In sometimes emotional testimony Wednesday, former Metro school board chairwoman Marsha Warden denied her Hillwood constituents ever pressured her to rid their schools of black children from north Nashville's housing projects.
"Did your vote [for the new student assignment plan] have anything to do with an attempt to move African-American children out of the Hillwood cluster" of schools?" she was asked.
"It most certainly did not," Warden replied.
Warden testified on the 10th day of a federal court hearing for an NAACP-backed lawsuit against the school board. It accuses the board of discriminating against black children by rezoning students and ending cross-town busing to Hillwood from north Nashville. The board adopted the rezoning plan in July 2008 when Warden was chairwoman. Later that year, she left the board after deciding not to run for reelection.
Warden became choked with emotion as she described the work of the community task force that recommended the rezoning plan to the board.
"It was a gift of love," she testified, tears filling her eyes.
"There was no undue influence," she said. "That's what I asked every school board member, to be sure they put no influence on the task force."
Earlier in the hearing, Won Choi, a political activist, testified about his conversations with Alan Coverstone, who replaced Warden on the board as Hillwood's representative. Choi said he tried to persuade Coverstone to support delaying the new student zones. But Coverstone said "that would mean that he would no longer be a board member, that he would be voted out," adding that Hillwood residents had used racial slurs while pressuring him on the issue, Choi testified.
Warden repeatedly denied her constituents ever spoke to her about ending cross-town busing to remove black children from Hillwood's schools. She insisted she voted for the new zones mainly because she wanted to use school buildings more efficiently. But she acknowledged under cross-examination that efficiency had not, in fact, improved significantly under the plan. Four schools were closed but all those buildings have been put to other uses, and more than 20 schools remain with large unused spaces.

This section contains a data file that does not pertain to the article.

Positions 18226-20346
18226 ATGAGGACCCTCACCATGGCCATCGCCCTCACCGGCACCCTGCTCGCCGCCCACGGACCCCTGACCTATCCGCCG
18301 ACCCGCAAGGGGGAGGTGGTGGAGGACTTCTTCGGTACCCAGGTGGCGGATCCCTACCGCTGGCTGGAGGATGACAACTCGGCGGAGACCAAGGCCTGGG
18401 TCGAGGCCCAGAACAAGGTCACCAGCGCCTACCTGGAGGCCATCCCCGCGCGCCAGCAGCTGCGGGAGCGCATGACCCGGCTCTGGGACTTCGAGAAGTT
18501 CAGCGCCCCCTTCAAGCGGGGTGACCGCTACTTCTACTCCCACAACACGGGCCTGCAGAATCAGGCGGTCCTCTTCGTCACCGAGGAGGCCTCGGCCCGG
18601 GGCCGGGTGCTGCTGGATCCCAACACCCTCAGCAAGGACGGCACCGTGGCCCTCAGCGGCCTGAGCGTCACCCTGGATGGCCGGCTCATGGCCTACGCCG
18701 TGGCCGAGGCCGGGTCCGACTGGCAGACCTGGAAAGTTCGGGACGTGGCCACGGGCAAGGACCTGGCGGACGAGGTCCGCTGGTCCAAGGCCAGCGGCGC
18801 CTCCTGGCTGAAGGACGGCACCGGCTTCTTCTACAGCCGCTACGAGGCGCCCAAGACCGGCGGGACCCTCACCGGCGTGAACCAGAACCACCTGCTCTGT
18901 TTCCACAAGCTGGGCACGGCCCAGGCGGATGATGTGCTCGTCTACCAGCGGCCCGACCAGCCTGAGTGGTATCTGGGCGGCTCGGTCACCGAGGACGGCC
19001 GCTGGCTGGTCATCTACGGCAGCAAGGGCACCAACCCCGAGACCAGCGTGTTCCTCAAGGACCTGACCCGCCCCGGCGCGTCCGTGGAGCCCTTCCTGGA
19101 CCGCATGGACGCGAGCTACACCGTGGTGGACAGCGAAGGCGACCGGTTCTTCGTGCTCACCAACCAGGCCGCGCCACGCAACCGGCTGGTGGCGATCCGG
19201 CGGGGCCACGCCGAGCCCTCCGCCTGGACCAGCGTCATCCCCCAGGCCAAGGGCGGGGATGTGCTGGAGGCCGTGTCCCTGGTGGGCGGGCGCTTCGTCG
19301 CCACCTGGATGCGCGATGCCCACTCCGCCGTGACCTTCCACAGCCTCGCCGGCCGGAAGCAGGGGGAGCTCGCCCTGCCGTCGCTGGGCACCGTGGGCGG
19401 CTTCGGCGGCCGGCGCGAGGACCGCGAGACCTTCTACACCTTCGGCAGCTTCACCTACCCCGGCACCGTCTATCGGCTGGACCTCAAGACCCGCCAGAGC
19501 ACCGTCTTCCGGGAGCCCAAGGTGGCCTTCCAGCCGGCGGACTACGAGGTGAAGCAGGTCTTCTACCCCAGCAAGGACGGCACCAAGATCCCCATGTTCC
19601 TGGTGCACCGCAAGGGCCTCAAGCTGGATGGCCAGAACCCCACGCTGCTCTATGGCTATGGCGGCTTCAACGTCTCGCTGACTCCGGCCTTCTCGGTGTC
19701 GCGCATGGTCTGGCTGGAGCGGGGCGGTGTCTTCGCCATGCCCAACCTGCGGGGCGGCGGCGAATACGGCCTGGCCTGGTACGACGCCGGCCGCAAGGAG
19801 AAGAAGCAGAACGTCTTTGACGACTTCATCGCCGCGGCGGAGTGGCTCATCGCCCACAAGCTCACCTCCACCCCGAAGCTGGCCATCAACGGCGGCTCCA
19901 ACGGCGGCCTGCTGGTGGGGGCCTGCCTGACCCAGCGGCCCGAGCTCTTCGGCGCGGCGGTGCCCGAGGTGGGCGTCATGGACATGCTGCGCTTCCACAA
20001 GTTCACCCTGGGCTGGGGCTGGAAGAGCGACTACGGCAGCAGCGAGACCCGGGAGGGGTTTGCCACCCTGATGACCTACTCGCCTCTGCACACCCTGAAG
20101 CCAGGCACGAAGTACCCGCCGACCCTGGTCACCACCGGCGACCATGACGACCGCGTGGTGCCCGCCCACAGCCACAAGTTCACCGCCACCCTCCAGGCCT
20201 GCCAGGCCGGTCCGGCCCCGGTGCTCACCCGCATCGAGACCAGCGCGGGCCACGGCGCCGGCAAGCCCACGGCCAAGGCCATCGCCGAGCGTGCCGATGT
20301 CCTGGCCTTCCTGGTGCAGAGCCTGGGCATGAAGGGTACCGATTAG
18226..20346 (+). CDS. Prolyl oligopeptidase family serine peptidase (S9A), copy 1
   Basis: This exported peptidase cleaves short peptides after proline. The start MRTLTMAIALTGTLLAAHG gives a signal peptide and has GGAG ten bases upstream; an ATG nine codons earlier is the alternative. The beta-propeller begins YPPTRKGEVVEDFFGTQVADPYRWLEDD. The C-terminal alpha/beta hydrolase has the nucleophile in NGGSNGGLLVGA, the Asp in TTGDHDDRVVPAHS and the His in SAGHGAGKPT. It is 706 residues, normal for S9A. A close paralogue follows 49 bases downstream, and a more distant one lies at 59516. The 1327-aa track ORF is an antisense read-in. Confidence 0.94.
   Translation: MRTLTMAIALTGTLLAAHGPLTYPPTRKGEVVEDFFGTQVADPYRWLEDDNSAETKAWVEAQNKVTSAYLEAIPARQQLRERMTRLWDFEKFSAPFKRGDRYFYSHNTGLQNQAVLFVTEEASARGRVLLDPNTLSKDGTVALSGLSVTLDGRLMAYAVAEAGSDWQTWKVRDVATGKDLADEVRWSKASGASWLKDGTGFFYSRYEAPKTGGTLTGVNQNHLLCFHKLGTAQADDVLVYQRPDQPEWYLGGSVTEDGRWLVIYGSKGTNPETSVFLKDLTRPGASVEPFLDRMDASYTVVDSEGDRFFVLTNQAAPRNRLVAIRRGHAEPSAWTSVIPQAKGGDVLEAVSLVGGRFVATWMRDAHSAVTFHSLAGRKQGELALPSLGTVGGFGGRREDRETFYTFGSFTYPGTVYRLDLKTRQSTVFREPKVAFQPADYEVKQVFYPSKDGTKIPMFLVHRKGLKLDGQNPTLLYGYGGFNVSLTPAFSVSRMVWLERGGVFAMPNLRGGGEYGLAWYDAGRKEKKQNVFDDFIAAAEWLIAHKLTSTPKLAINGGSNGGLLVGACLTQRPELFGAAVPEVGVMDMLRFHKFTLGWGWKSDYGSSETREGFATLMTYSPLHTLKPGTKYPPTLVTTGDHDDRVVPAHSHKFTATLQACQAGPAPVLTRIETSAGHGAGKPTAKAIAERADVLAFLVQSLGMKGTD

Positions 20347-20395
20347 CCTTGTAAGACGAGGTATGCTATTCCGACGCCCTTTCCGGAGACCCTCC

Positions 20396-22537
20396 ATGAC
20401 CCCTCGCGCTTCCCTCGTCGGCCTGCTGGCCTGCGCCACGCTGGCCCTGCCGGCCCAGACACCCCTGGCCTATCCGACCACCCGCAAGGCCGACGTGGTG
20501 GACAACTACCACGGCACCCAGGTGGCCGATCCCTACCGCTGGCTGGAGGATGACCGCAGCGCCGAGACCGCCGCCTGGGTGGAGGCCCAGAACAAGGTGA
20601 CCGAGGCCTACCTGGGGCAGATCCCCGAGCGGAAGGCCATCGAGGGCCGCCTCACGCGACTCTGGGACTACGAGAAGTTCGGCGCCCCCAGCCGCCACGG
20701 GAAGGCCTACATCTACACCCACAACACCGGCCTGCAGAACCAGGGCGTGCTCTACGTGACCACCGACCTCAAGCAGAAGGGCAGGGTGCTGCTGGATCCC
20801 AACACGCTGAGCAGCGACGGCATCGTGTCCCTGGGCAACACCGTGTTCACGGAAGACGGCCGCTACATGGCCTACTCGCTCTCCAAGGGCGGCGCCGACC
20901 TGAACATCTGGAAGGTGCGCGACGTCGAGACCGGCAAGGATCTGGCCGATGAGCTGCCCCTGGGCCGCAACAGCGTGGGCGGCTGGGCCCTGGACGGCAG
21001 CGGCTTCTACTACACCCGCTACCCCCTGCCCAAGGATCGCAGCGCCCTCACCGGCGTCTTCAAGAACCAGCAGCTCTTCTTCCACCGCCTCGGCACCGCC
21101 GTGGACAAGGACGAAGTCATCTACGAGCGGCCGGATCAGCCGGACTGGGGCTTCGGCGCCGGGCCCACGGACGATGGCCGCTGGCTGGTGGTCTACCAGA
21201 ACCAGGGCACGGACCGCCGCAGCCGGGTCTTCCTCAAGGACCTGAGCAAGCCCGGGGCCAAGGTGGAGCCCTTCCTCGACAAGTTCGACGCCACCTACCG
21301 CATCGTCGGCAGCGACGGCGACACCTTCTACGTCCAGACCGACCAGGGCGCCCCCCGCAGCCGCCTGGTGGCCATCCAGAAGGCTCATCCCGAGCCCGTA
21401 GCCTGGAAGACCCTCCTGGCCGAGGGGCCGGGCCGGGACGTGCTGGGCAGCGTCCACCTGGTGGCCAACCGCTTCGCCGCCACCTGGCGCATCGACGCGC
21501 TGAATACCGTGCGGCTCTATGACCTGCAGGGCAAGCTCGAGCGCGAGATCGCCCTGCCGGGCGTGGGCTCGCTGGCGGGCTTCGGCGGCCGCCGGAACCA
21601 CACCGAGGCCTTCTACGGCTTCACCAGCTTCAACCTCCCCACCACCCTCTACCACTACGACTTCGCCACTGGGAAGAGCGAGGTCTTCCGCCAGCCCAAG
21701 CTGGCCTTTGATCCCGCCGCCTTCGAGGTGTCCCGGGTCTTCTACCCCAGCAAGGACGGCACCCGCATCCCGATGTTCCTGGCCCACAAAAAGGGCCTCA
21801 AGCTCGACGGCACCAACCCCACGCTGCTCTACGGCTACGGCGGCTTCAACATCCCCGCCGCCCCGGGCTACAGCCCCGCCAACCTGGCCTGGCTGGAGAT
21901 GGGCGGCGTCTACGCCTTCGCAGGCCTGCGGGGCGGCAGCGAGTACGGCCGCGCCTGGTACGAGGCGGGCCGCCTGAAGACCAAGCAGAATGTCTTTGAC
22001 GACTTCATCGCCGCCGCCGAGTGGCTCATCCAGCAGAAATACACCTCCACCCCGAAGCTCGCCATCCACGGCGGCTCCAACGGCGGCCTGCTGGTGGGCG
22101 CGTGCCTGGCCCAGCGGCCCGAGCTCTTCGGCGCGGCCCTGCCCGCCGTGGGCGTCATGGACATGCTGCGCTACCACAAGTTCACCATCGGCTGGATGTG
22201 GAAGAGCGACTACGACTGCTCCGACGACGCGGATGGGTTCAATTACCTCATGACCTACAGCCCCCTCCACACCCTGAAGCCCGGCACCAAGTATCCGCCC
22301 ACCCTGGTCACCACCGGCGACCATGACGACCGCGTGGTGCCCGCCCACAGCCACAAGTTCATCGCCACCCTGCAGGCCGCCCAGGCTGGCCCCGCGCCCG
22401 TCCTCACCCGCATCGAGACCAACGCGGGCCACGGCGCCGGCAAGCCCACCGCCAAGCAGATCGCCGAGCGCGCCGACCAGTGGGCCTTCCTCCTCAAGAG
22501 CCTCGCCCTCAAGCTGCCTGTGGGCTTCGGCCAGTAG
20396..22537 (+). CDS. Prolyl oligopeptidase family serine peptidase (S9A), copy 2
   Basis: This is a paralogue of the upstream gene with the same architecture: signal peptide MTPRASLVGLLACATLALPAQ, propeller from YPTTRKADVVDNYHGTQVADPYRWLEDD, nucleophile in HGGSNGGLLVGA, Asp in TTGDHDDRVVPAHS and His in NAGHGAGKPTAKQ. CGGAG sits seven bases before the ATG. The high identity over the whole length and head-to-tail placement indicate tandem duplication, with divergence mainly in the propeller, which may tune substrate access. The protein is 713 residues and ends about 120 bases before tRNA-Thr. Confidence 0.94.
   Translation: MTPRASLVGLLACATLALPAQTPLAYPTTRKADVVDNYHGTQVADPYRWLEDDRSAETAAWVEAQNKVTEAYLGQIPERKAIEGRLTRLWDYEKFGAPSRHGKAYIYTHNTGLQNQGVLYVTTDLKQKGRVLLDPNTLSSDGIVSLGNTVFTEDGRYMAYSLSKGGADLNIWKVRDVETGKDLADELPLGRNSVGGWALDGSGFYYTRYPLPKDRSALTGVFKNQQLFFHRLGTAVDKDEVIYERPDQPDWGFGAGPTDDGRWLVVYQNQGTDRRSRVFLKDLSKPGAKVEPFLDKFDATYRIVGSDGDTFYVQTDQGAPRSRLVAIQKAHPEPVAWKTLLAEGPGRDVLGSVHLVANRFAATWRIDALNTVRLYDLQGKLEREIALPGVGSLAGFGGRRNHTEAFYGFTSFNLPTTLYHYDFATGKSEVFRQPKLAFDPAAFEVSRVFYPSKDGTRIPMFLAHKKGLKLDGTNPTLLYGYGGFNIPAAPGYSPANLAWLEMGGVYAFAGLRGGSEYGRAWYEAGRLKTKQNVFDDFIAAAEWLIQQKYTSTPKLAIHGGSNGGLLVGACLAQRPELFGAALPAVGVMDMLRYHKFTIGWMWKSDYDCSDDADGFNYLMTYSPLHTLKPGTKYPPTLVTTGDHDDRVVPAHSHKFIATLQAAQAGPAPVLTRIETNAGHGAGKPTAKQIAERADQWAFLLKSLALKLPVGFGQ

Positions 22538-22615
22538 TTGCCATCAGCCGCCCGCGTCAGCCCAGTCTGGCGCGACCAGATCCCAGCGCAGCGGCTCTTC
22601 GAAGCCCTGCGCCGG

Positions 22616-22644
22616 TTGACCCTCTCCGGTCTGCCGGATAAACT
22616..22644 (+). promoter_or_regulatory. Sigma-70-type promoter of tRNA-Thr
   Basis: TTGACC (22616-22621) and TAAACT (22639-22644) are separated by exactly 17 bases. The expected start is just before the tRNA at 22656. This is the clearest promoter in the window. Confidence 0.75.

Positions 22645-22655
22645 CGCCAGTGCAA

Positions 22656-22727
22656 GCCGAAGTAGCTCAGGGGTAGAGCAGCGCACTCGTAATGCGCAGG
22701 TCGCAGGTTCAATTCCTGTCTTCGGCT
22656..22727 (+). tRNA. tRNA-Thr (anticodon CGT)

"It will be an issue that will have to be dealt with, yes sir," she testified.
Warden offered a behind-the-scenes look at the ouster of Pedro Garcia as superintendent in January 2008. Garcia claimed in memorandums that he was forced out because he opposed rezoning as a resegregation of schools. But Warden said the board decided to buy out his contract, paying Garcia $216,000, because he "lost his focus" as schools director and was refusing to cooperate with state officials trying to improve the district, which was failing student achievement standards.
"Dr. Garcia would focus on the positive," Warden testified, claiming he hoodwinked the school board into believing the system was in better shape than was true. Then after the district failed for six straight years, state Education Department officials finally explained the dire situation to the board, Warden said.
"Did your board colleagues seem taken aback about this?" asked Metro lawyer Kevin Klein.
"Yes, I would even say shocked," Warden replied.
Afterward, Warden said she talked with health care executive Thomas Cigarran, a major player with the Chamber of Commerce, as well as mayoral aides Greg Hinote and Jim Hester, and decided to confront Garcia herself about what she called his poor job performance. She said it was Garcia who later sought a buyout. She voted for the buyout, she said, because "it seemed the fastest way to attain new leadership for the school system."